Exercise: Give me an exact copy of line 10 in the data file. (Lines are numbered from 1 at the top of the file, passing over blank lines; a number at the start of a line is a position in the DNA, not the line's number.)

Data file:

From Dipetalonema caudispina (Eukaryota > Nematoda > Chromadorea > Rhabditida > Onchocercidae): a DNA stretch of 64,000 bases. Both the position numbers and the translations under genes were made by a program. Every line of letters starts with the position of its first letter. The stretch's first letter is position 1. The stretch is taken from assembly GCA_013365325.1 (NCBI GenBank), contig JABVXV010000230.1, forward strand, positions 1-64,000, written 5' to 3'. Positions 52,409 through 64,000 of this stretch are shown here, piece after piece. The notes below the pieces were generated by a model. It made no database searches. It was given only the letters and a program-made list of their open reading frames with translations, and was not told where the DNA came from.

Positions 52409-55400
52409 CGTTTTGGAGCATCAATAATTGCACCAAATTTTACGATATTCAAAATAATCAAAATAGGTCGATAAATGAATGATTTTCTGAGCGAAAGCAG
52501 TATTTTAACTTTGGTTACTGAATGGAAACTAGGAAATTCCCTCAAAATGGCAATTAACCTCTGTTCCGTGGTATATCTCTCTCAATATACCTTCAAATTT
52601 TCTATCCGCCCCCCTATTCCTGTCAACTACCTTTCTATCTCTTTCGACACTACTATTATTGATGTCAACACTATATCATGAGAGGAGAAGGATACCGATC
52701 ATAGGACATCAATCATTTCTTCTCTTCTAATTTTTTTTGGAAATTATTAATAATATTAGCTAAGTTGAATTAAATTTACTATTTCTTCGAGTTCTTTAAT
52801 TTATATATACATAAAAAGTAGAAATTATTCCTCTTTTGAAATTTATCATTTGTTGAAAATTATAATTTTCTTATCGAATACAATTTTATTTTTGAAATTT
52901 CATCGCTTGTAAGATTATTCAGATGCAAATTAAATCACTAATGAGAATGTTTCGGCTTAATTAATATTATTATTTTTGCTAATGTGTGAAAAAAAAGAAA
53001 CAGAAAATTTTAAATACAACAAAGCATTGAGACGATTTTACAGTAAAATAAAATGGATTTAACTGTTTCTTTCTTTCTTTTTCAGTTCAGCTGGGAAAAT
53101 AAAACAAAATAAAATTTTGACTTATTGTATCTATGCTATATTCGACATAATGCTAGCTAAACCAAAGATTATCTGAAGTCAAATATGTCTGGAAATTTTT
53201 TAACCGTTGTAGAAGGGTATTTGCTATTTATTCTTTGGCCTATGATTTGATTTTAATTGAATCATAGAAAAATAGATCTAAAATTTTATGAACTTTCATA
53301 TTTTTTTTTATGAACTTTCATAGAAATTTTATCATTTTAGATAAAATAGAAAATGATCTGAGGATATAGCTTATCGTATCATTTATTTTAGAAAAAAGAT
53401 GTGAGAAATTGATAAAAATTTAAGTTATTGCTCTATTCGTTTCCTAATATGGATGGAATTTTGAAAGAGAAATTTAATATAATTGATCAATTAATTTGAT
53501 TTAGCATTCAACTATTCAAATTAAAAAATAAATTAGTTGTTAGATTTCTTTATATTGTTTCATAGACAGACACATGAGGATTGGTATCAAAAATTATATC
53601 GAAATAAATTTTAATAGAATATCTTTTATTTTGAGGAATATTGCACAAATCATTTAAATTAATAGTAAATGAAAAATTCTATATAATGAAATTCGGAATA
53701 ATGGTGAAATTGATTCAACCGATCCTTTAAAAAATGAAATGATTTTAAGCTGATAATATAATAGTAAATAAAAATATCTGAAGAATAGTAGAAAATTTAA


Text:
53101 AAAACAAAATAAAATTTTGACTTATTGTATCTATGCTATATTCGACATAATGCTAGCTAAACCAAAGATTATCTGAAGTCAAATATGTCTGGAAATTTTT